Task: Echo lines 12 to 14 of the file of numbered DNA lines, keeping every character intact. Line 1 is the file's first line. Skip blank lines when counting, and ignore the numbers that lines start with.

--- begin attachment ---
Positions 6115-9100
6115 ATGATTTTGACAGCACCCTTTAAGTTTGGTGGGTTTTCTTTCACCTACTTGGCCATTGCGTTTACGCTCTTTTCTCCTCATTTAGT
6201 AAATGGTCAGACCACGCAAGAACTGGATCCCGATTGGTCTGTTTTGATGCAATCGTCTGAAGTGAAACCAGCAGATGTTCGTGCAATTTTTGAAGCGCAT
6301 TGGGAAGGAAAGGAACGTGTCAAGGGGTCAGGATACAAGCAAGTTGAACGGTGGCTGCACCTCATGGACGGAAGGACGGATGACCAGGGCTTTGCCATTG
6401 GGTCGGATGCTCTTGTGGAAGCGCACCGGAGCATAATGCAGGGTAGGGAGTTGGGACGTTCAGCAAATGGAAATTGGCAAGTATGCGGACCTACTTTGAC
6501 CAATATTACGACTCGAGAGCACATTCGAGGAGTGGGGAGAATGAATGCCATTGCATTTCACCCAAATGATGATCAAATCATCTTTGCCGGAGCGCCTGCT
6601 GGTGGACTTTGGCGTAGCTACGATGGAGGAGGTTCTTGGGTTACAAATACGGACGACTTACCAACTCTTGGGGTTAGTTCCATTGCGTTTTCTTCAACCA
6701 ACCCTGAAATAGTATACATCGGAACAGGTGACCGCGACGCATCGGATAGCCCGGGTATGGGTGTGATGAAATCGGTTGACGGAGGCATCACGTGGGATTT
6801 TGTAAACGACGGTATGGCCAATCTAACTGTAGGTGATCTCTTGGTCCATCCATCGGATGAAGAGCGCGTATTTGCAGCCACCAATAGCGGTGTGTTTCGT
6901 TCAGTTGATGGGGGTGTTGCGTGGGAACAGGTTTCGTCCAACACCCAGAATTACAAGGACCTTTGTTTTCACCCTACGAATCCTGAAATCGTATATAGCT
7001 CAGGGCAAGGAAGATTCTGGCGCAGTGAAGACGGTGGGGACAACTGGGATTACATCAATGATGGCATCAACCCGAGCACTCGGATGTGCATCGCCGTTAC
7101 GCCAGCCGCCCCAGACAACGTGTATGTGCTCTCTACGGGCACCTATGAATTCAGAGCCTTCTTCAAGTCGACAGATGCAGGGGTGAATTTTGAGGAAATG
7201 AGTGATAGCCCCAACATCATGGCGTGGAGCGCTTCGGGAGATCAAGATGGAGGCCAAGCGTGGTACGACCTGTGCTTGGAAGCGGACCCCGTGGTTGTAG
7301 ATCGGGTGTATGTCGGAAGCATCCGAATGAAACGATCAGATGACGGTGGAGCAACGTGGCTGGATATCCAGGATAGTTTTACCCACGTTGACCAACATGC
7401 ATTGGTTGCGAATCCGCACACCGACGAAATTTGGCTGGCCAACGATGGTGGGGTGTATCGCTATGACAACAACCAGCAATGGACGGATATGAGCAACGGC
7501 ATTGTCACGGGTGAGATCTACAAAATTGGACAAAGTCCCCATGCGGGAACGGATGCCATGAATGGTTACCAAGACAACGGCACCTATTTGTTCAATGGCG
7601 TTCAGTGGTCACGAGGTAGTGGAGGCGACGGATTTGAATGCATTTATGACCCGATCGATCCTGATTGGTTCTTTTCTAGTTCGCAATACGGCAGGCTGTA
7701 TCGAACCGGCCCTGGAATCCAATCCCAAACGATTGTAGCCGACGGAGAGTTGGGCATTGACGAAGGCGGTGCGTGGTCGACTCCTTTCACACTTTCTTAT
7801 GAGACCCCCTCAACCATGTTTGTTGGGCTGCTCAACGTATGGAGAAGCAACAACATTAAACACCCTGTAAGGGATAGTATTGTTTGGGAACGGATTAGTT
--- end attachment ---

7101 GCCAGCCGCCCCAGACAACGTGTATGTGCTCTCTACGGGCACCTATGAATTCAGAGCCTTCTTCAAGTCGACAGATGCAGGGGTGAATTTTGAGGAAATG
7201 AGTGATAGCCCCAACATCATGGCGTGGAGCGCTTCGGGAGATCAAGATGGAGGCCAAGCGTGGTACGACCTGTGCTTGGAAGCGGACCCCGTGGTTGTAG
7301 ATCGGGTGTATGTCGGAAGCATCCGAATGAAACGATCAGATGACGGTGGAGCAACGTGGCTGGATATCCAGGATAGTTTTACCCACGTTGACCAACATGC